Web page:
One more tip, on the inkjet clear papers, the image will be translucent. You'll want to make sure to compensate for this in your color selection, or paint the area the decal will be located in white to prevent the decal from changing color/disappearing in the surrounding colors. Thsi can work to your advantage, if you ue a gold/silver under the decal, you can get some pretty nice metallic/candy effects with the decal.

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Thanks Longbox, I will try to go easy on the clear. Also, if I apply clear decals over white, I'm guessing I need to print the decals a darker shade of color, to compensate for the translucency? In other words, putting a blue decal over white is kinda like mixing blue paint with white paint, you end up with light blue. Does that make sense?

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Thanks Longbox, I will try to go easy on the clear. Also, if I apply clear decals over white, I'm guessing I need to print the decals a darker shade of color, to compensate for the translucency? In other words, putting a blue decal over white is kinda like mixing blue paint with white paint, you end up with light blue. Does that make sense?

the idea is right but you still wrong, you see, when you print the computer makes the assumption you use white paper to print on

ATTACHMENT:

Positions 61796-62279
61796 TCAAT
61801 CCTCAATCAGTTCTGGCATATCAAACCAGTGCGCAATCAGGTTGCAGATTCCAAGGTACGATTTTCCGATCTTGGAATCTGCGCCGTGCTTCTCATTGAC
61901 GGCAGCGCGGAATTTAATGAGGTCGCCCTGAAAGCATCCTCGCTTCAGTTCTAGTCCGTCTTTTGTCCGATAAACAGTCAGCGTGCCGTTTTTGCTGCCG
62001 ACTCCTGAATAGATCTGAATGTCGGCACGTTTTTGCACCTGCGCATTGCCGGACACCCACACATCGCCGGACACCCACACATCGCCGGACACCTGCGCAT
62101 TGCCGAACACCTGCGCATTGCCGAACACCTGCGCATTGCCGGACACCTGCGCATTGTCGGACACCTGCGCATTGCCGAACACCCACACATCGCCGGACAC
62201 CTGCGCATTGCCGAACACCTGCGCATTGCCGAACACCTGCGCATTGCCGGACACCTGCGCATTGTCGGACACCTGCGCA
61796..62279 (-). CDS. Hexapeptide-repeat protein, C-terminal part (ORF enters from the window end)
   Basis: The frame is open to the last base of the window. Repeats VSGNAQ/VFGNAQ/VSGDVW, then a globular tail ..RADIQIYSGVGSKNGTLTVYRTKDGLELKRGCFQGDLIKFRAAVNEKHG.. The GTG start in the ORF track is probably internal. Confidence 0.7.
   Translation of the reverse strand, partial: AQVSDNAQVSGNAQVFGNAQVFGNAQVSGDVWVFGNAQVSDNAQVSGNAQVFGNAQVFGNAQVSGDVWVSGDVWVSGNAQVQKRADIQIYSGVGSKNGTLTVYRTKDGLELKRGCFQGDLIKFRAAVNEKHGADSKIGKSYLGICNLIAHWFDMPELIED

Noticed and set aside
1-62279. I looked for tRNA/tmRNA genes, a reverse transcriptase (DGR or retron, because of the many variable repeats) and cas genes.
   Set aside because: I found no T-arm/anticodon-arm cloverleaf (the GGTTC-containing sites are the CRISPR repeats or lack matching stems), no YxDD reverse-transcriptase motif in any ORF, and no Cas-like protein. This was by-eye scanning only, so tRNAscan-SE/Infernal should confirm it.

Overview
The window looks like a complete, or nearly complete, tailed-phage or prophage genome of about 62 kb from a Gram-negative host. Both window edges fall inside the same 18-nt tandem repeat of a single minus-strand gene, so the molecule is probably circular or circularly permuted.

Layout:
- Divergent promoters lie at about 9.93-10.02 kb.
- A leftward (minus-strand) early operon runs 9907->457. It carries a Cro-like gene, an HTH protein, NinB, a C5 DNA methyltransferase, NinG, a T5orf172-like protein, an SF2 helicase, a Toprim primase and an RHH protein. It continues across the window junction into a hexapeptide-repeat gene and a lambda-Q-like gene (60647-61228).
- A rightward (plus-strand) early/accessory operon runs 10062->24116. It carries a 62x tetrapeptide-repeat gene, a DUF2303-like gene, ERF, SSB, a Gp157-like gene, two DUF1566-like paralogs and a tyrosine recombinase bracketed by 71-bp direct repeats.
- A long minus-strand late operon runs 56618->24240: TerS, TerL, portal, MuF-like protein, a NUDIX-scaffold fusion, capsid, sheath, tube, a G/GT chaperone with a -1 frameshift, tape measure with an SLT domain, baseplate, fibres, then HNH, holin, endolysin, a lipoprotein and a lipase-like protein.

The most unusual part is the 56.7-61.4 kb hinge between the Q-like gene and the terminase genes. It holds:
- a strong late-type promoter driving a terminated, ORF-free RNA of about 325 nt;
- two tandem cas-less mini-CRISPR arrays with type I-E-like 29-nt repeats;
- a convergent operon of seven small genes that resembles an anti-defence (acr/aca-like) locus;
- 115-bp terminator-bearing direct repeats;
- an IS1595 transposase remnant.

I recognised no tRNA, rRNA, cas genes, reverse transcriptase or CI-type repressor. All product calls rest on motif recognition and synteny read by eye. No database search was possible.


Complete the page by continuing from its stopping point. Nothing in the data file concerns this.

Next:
so it mixes the paint to look the colour you selected based on a white background

thats why you can print a nice deep orange decal on clear paper and have it almost disapear when you apply that decal to a windshield...it is missing the white background the computer presumes is there

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the idea is right but you still wrong, you see, when you print the computer makes the assumption you use white paper to print on

so it mixes the paint to look the colour you selected based on a white background

Ah hah! Boy I'm glad I ask you guys questions! That makes perfect sense, plus it makes life easy. I pick the color I want, print on clear, apply on white, done deal. Thanks, eelco, and thanks all.

Edited by basher
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Ah hah! Boy I'm glad I ask you guys questions! That makes perfect sense, plus it makes life easy. I pick the color I want, print on clear, seal it with a clear coat ,apply on white, done deal. Thanks, eelco, and thanks all.